needless error by commencing where competent inquirers have left
off? The outcome is written large in the history of education.
Pupils begin their study of science with texts in which the
subject is organized into topics according to the order of the
specialist. Technical concepts, with their definitions, are
introduced at the outset. Laws are introduced at a very early
stage, with at best a few indications of the way in which they
were arrived at. The pupils learn a "science" instead of
learning the scientific way of treating the familiar material of
ordinary experience. The method of the advanced student
dominates college teaching; the approach of the college is
transferred into the high school, and so down the line, with such
omissions as may make the subject easier.

The chronological method which begins with the experience of the
learner and develops from that the proper modes of scientific
treatment is often called the "psychological" method in
distinction from the logical method of the expert or specialist.
The apparent loss of time involved is more than made up for by
the superior understanding and vital interest secured. What the
pupil learns he at least understands. Moreover by following, in
connection with problems selected from the material of ordinary
acquaintance, the methods by which scientific men have reached
their perfected knowledge, he gains independent power to deal
with material within his range, and avoids the mental confusion
and intellectual distaste attendant upon studying matter whose
meaning is only symbolic. Since the mass of pupils are never
going to become scientific specialists, it is much more important
that they should get some insight into what scientific method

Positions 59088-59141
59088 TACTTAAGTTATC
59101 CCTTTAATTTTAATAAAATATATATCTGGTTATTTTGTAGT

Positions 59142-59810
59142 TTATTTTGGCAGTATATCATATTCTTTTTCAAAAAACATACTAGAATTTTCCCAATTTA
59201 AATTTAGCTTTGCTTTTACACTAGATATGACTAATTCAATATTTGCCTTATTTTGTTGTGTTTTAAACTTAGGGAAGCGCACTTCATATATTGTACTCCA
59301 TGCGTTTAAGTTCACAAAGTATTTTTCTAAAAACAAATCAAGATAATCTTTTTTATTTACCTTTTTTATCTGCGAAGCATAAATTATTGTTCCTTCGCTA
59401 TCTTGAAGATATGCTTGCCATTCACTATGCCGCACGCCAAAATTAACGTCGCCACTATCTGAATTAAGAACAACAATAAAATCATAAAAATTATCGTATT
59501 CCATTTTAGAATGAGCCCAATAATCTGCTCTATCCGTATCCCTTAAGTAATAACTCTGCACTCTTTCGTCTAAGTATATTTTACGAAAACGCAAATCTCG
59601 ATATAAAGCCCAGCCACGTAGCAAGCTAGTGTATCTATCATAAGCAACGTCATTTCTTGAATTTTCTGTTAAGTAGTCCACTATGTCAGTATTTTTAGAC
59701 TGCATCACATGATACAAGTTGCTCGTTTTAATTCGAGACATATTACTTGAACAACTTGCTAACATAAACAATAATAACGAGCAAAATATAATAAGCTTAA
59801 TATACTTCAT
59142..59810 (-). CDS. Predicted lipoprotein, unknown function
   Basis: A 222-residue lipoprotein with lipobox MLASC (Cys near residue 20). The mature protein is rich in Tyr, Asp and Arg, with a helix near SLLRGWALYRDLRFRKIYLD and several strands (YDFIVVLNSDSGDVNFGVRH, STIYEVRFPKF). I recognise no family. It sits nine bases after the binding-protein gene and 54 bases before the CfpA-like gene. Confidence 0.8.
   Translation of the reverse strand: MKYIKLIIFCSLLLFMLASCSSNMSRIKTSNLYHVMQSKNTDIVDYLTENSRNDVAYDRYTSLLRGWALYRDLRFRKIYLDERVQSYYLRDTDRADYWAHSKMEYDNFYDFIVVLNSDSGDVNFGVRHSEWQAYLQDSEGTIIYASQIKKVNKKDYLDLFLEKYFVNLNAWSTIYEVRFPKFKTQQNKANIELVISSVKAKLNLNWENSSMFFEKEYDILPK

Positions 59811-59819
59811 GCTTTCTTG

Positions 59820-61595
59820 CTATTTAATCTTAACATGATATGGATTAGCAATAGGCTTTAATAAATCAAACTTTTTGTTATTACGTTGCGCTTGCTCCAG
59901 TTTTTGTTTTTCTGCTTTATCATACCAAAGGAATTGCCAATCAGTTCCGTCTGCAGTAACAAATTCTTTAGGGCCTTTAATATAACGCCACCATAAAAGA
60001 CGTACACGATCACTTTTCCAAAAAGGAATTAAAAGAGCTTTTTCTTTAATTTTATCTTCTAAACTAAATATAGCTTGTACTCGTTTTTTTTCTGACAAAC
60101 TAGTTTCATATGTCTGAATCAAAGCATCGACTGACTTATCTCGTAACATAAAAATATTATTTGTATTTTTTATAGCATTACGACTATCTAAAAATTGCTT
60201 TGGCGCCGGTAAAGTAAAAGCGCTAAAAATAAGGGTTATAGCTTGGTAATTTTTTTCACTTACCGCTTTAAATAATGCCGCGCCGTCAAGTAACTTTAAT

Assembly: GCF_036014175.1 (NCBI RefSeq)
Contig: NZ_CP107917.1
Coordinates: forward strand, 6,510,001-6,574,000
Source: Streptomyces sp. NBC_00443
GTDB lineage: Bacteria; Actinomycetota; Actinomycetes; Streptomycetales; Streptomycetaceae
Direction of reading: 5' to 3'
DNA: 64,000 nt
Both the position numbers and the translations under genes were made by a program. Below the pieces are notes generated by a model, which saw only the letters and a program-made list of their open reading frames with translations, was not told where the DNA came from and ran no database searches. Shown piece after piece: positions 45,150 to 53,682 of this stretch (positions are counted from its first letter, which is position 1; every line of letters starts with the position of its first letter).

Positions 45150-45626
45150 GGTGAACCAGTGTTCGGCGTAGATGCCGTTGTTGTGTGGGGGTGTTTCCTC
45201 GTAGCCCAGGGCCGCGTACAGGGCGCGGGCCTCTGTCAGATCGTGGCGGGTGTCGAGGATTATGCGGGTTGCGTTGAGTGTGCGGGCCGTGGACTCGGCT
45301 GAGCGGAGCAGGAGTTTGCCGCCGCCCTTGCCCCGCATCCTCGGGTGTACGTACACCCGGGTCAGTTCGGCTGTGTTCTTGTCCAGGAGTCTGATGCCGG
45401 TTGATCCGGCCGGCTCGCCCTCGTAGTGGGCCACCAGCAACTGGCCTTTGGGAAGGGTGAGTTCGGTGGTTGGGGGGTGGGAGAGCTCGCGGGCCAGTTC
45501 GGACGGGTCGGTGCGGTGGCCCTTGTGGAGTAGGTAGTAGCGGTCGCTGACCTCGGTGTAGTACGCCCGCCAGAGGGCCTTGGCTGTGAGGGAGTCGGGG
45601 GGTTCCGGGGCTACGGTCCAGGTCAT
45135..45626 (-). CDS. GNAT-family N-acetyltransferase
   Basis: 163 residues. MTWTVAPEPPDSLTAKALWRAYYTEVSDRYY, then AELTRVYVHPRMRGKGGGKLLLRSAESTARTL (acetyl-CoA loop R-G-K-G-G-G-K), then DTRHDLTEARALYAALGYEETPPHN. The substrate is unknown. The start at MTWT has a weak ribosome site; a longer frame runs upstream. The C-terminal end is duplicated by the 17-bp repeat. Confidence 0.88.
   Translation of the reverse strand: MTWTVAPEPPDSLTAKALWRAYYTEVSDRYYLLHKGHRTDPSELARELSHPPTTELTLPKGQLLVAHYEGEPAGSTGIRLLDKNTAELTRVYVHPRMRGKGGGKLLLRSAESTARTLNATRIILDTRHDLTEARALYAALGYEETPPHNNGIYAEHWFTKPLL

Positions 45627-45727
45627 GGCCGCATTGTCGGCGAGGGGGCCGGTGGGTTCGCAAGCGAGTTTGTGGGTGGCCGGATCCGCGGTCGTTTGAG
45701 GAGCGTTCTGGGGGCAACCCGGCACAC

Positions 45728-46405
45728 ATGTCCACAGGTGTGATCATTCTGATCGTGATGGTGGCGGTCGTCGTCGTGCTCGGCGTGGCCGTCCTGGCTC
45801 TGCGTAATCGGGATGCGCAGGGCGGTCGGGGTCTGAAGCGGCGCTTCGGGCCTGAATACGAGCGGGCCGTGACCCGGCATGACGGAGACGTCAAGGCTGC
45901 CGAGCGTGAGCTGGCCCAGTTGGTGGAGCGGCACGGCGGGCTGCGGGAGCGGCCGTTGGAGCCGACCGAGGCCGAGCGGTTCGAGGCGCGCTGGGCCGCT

means than that they should copy at long range and second hand
the results which scientific men have reached. Students will not
go so far, perhaps, in the "ground covered," but they will be
sure and intelligent as far as they do go. And it is safe to say
that the few who go on to be scientific experts will have a
better preparation than if they had been swamped with a large
mass of purely technical and symbolically stated information. In
fact, those who do become successful men of science are those who
by their own power manage to avoid the pitfalls of a traditional
scholastic introduction into it.

The contrast between the expectations of the men who a generation
or two ago strove, against great odds, to secure a place for
science in education, and the result generally achieved is
painful. Herbert Spencer, inquiring what knowledge is of most
worth, concluded that from all points of view scientific
knowledge is most valuable. But his argument unconsciously
assumed that scientific knowledge could be communicated in a
ready-made form. Passing over the methods by which the subject
matter of our ordinary activities is transmuted into scientific
form, it ignored the method by which alone science is science.
Instruction has too often proceeded upon an analogous plan. But
there is no magic attached to material stated in technically
correct scientific form. When learned in this condition it
remains a body of inert information. Moreover its form of
statement removes it further from fruitful contact with everyday
experiences than does the mode of statement proper to literature.
Nevertheless that the claims made for instruction in science were
unjustifiable does not follow. For material so taught is not
science to the pupil.

Contact with things and laboratory exercises, while a great
improvement upon textbooks arranged upon the deductive plan, do